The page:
Peter Hoskin

This week’s PBR looks set to be Brown’s most political Budget yet

This week's PBR looks set to be Brown's most political Budget yet
Text settings

Ok, so all Brown Budgets are political – but signs are that this week's PBR could be his most blatantly partisan yet.  I mean, just look at his speech this morning on improving efficiency in the public sector.  Some of its measures are welcome – for instance, pledging to cut the pay of senior servants, and the general idea of using technology more effectively in government.  But, as other folk have pointed out (see Guido and Iain Dale), the measures are insufficient to the scale of the debt crisis, and many are old news.  All in all, the signs are as we expected: Brown is paying only lip service to cuts.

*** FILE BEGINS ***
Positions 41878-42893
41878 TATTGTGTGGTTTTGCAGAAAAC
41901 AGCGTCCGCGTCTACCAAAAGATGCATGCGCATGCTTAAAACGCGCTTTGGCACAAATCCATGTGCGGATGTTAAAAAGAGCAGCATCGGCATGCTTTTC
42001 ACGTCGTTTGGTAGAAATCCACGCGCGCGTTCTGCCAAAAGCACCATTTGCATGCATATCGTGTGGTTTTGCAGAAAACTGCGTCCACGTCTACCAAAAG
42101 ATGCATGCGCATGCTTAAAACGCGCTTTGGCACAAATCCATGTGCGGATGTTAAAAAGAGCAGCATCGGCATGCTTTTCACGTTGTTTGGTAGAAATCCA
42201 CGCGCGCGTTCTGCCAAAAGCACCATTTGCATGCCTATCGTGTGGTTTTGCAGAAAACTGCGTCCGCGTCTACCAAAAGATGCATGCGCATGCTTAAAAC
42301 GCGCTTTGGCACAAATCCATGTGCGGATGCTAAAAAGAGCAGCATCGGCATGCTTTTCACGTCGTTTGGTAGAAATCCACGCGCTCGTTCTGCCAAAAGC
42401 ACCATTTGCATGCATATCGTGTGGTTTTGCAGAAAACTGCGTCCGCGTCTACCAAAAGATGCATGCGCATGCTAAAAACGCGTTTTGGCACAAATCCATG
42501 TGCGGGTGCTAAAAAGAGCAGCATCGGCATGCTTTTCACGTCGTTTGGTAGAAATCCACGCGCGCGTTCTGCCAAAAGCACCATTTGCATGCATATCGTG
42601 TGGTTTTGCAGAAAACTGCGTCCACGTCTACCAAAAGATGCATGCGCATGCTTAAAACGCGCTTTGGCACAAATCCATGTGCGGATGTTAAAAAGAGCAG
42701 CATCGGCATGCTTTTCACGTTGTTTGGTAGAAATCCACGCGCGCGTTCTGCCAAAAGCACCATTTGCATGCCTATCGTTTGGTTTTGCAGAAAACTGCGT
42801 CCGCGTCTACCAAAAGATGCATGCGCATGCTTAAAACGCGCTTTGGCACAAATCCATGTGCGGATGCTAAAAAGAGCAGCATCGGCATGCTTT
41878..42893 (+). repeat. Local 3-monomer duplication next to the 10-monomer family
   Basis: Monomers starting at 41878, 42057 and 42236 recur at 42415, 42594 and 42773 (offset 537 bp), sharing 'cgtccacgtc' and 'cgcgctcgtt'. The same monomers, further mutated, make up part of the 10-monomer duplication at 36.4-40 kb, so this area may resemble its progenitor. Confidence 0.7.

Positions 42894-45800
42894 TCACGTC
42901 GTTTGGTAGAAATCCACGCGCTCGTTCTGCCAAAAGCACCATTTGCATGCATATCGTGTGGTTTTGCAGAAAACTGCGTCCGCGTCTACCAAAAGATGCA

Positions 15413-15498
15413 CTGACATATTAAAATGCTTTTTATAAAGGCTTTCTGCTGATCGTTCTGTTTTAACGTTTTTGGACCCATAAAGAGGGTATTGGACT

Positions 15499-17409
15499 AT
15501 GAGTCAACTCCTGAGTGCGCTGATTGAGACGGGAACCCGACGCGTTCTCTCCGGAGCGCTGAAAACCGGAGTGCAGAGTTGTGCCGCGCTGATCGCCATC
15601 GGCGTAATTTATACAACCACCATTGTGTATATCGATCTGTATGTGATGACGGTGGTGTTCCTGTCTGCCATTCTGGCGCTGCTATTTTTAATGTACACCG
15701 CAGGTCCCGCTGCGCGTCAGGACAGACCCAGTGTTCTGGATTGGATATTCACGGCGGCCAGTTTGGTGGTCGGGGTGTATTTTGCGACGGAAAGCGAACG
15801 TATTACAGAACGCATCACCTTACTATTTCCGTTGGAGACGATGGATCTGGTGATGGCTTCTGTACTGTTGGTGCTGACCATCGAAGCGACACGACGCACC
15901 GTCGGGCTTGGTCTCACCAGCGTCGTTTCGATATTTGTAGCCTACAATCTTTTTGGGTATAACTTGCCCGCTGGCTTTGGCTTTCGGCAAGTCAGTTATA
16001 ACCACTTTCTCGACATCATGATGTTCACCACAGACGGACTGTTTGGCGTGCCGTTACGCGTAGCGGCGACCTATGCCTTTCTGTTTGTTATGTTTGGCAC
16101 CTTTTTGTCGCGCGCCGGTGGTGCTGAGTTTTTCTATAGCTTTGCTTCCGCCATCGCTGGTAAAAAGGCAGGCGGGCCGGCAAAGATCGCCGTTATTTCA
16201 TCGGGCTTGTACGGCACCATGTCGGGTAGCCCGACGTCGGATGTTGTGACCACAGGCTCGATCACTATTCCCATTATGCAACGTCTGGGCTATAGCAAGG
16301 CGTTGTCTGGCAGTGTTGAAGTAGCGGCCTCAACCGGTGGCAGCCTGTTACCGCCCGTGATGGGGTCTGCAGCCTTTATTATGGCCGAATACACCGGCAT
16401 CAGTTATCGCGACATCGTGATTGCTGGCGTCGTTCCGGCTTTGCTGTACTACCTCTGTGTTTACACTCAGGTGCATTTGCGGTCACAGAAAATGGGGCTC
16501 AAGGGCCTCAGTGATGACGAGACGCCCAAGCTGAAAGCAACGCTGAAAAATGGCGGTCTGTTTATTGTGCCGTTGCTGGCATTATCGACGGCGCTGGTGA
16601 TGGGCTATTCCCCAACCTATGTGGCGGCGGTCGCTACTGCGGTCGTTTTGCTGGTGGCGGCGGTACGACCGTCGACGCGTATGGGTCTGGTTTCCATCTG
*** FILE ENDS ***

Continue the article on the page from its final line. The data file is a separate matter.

Instead, Brown is going to go heavy on soak-the-rich measures; thereby strengthening what Labour see as two dividing lines.  The first: that the Tories are on the side of a privileged few, while Labour make policy for the many.  The second: that tax rises can trump spending cuts.

The result of this, of course, is that the government doesn't have a convincing plan for getting out of its own fiscal mess.  But you suspect Brown won't mind too much.  He's not trying to appeal to investors, who will shun his politicking – but rather to Labour's core vote and anyone else who may be angry at all those fat cats.  In the end, it's all about short-term gain at the risk of medium-term stability.  George Osborne's task, starting with his response to the PBR on Wednesday, will be to get that message across.